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When discussing and explaining some math equations, I sometimes prefer to use in-line equations (created by use $ ... $ in the text) in the text environment, as shown ONLY in the last two lines.

However, you have seen that the long in-line equation

$f(x_i,\eta_i,m)=|x_i|+\log(\frac{2}{\eta_i})(\frac{|x_i|}{3mp_i}+|x_i|\sqrt{(\frac{1}{3mp_i})^2+\frac{2}{\log(2/\eta_i)}(\frac{1}{mp_i}-\frac{1}{m})})$ 

is ugly arranged in text, with very big space. Do you have any method to let this in-line equation (automatically) have a norm space between each term, and at the same time, the extra part of this long equation can (automatically) start from the next line? Thanks in advance.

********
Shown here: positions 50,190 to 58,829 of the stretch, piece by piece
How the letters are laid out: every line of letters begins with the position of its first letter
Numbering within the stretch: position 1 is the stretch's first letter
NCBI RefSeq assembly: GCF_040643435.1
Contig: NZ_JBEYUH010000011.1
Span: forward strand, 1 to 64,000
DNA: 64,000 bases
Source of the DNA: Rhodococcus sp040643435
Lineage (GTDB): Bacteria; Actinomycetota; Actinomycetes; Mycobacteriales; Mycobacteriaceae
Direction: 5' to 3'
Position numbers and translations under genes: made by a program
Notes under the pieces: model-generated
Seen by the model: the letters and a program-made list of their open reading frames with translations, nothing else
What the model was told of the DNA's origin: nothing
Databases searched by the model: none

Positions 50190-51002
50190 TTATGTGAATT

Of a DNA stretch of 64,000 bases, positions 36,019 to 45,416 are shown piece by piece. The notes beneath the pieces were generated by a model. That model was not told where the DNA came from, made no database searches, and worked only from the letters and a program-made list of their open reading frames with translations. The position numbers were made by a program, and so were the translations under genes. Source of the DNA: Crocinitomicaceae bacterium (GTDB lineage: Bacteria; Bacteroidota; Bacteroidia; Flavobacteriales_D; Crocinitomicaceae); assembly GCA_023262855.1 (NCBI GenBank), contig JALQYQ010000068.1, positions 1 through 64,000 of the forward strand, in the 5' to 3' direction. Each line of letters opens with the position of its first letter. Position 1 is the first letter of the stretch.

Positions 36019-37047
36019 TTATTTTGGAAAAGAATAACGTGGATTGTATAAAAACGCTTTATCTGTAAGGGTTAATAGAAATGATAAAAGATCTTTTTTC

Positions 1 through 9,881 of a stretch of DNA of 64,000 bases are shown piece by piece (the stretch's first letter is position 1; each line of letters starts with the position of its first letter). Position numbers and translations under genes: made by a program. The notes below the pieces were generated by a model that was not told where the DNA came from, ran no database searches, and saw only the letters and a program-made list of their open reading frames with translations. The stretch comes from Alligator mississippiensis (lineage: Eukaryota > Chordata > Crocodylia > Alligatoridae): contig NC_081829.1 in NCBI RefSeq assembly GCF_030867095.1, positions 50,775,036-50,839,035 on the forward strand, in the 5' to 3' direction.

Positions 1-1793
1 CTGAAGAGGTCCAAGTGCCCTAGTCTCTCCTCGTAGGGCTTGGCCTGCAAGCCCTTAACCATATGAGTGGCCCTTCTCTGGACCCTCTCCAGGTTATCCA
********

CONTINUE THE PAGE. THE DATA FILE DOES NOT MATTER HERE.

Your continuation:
• If inline math takes more than one line, use display math. Note \shortintertext from mathtools. – John Kormylo Dec 10 '15 at 16:08
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Not using inline math here would be the normal advice!

Or set the sentence in a \raggedright (or \begin{flushleft}) as that is what you want it to do: allow lines to be short without stretching them to fit.

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